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UNITED STATES v. GOLDBERG

June 21, 1994

UNITED STATES OF AMERICA
v.
RONALD J. GOLDBERG, Defendant



The opinion of the court was delivered by: JAMES F. MCCLURE, JR.

 June 21, 1994

 BACKGROUND:

 On March 16, 1994, a grand jury sitting in the Middle District of Pennsylvania returned a two-count indictment against defendant Ronald J. Goldberg charging him with forging the signature of a United States Magistrate Judge of the Southern District of Florida, in violation of 18 U.S.C. § 505 (Count One), and with knowingly making a false representation concerning a matter within the jurisdiction of a department of the United States, in violation of 18 U.S.C. § 1001 (Count Two). Trial before a jury commenced on Monday, June 13, 1994, and the jury returned verdicts of guilty on both counts. Sentencing is scheduled for September 13, 1994.

 Prior to trial, the court took the unusual step of allowing Goldberg's court-appointed counsel to withdraw without the appointment of substitute counsel. This memorandum is intended to set forth the basis for that ruling.

 DISCUSSION:

 A. STATEMENT OF FACTS/PROCEDURAL HISTORY

 On April 26, 1994, counsel filed a motion to inspect grand jury testimony, and at the same time filed a motion seeking ten additional days to substantiate the motion and an additional ten days for filing of a supporting brief. The latter motion, which was granted April 29, 1994, indicated that counsel traveled to USP-Lewisburg on April 22, 1994, for the purpose of consulting with Goldberg regarding motions, but that Goldberg refused to attend counsel's visit. Counsel was left waiting for two hours.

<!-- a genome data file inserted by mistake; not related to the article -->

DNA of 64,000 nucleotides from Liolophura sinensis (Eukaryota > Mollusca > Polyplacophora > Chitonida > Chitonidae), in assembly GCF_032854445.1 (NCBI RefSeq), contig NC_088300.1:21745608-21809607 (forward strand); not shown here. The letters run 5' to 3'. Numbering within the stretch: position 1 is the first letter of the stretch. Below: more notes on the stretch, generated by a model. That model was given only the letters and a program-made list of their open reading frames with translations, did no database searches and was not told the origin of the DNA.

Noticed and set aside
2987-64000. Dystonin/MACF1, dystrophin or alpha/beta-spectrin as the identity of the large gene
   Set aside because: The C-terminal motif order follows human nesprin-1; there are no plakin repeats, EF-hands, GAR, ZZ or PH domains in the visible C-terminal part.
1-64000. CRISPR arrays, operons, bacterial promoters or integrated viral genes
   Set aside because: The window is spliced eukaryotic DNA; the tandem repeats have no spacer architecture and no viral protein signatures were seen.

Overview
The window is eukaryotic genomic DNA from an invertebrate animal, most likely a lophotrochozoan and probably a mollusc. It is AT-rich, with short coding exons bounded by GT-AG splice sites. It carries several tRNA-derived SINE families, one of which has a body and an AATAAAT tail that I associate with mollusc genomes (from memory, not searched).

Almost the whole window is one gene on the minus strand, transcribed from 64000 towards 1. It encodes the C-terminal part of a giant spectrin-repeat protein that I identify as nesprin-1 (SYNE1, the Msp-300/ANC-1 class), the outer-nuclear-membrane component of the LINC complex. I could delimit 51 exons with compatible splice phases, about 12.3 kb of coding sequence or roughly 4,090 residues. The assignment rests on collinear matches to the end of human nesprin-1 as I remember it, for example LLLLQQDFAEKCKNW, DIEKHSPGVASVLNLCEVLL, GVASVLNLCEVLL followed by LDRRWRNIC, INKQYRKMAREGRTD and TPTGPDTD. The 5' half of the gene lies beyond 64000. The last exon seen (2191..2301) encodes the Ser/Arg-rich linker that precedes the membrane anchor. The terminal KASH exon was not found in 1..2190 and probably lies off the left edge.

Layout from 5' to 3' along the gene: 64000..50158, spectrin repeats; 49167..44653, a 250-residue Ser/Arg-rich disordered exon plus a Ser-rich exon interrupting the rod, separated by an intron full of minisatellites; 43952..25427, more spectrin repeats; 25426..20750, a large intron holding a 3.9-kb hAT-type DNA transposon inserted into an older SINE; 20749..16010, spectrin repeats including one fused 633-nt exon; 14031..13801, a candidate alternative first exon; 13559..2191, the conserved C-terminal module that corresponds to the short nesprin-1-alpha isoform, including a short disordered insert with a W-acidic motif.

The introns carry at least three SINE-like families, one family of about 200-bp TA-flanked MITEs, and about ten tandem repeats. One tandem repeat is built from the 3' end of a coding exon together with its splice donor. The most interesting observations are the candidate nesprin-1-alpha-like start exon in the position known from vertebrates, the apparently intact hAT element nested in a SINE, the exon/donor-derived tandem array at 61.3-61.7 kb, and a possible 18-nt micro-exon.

On May 27, 1994, Goldberg filed an "Emergency Motion for Removal of Counsel and for Continuance of Trial or in the Alternative to Proceed In Propia Persona. " This motion set forth as grounds for the substitution of counsel: (1) counsel and Goldberg disagreed as to how to conduct a defense; (2) counsel was not well-versed in federal criminal procedure; (3) counsel was not interested in Goldberg's case; and (4) counsel had not filed motions desired by Goldberg nor met with Goldberg to discuss strategy. In the alternative, Goldberg asserted his right to proceed pro se pursuant to Faretta v. California, 422 U.S. 806, 45 L. Ed. 2d 562, 95 S. Ct. 2525 (1975). The motion also emphasized Goldberg's desire to delay trial to familiarize new counsel with the case and/or for a psychiatric examination of Goldberg related to a duress defense.

 On May 31, 1994, prior to jury selection, the court conducted an ex parte hearing on Goldberg's motion to substitute counsel, the purpose of which was to clarify Goldberg's reasons for doing so and the factual basis therefor, and to allow counsel to respond to Goldberg's allegations.

 Following this colloquy, which will be discussed at length below, the court denied Goldberg's motion. Also, Goldberg did not indicate a knowing, intelligent or voluntary waiver of counsel, and so was not permitted to proceed pro se pursuant to Faretta. Succinctly stated, there was no substantial basis to allow, on the eve of jury selection, the substitution of counsel and concomitant delay in trial.